Not to long after my boozy interview I was offered the job, which I accepted with optimistic enthusiasm. I nervously announced my resignation to my supervisors at my previous position (I held them in high regard, and was distressed at the notion of leaving at a busy time and causing extra work for them), and strategically arranged a week-long gap in between my current gig’s end and the first day at my new position. Another pigment-related project had reared its head, and I wanted to make sure to plan for enough open days to really give it my all. By now, most people reading this have heard of Exhibit Be, so I’m not going to go too deep into the story of how it happened (If you are interested in a refresher on the subject, check out this Nola.com story). Long story short, there was a really great graffiti spot on the West Bank of New Orleans; an abandoned apartment complex of about a dozen 5 story buildings. It was very much a spray-paint Zion; endless canvas and all the time in the world to tinker and make. Enter Brandan Odums, a local street artist who is best known for painting larger-than-life portraits of African-american heroes. He began painting at the spot very regularly, and eventually crossed paths with the manager of the property. Stunned by the quality of the art that was popping up, the property manager wanted to collaborate and turn the entire complex into an exhibit for Prospect 3, a semi-annual art fair that completely engulfs New Orleans. Thus, Exhibit Be was born: A massive showcase and event space resulting from the collaboration of dozens of New Orleans “street-artists”.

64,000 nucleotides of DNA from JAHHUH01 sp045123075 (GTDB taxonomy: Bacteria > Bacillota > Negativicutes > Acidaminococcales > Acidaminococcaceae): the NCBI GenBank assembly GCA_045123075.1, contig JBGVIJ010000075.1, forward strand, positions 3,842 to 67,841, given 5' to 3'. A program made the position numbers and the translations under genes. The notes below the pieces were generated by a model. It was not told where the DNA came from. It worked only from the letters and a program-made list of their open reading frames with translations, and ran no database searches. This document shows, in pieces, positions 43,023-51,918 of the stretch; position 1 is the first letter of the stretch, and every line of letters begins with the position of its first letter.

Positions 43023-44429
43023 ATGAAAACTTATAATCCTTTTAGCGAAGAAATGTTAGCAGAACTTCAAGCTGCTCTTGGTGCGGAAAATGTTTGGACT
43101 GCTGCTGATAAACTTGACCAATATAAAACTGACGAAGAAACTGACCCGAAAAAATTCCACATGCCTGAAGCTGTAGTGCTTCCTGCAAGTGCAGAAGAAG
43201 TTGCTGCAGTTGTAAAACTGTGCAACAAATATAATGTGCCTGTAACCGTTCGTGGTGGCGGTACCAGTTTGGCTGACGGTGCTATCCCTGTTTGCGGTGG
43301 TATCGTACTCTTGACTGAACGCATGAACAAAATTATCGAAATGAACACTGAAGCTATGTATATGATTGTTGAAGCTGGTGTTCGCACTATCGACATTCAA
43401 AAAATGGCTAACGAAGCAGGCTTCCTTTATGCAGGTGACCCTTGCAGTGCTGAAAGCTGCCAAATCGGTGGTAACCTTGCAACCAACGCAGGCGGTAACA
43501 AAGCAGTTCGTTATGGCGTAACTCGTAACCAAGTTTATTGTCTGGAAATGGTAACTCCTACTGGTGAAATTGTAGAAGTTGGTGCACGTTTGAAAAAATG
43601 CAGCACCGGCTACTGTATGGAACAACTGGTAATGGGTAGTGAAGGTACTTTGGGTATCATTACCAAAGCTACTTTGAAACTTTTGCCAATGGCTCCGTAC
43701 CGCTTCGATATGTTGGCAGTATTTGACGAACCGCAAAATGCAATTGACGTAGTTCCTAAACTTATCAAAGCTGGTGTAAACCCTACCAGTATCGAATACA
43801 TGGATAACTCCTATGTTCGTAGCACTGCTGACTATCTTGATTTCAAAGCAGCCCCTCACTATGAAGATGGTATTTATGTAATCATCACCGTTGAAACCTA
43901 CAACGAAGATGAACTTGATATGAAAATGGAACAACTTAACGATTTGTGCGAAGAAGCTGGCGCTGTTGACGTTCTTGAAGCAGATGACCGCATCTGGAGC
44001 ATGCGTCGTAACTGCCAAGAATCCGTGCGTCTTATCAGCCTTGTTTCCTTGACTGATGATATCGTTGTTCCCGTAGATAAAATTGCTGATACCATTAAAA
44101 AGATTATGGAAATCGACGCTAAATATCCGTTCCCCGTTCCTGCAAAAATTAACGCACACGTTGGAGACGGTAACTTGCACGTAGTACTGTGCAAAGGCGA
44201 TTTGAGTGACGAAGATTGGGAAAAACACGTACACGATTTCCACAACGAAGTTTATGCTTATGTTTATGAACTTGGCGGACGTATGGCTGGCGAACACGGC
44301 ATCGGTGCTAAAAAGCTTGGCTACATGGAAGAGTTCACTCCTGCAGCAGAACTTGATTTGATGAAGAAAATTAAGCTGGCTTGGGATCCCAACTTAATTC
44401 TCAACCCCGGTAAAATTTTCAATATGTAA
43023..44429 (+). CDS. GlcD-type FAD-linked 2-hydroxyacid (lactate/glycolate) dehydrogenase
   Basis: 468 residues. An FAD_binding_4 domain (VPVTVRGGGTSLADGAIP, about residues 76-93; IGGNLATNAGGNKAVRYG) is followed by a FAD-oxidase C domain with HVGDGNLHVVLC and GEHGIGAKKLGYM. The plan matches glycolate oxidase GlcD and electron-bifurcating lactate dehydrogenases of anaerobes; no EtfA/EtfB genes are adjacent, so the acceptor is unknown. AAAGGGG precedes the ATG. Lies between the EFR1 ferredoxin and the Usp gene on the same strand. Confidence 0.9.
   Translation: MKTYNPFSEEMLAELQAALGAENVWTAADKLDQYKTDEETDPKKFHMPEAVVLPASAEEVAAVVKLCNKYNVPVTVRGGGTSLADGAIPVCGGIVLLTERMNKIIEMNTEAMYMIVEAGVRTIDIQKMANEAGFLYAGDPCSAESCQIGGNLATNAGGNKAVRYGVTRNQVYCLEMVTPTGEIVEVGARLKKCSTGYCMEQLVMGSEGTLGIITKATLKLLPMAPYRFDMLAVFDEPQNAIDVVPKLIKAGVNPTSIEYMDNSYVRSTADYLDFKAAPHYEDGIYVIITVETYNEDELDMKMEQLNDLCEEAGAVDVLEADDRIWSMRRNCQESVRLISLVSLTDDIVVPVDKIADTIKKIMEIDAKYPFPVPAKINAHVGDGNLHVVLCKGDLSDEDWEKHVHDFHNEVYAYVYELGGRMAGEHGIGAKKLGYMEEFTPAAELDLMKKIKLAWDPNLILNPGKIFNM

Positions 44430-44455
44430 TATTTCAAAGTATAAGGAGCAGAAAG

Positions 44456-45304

I was invited to aggregate a team of artists to embellish a 5 story swath of one of the building facades for the exhibit. I didn’t need to think for a second about who I wanted to attack this wall with; I knew my graffiti family, the Fat Kids and Strange Animals, would be just the guys for the job. I’ve never enjoyed working with anyone as much as I do with Bordeaux, Tard and Mrsa: 3 immensely talented and well tempered gentlemen. Together we laid plans for our 5 story mural, and soon we had a loose framework of what we were going to paint… Plans can be restrictive, after all. I’ve found that the true collaborative magic happens on the field, in process, with the help of a mystic potion made of energy drinks and maybe some Jameson. So for about a week, we spent 8 hour days full of fun and fumes in a bona fide Shangri-la of our aerosol religion.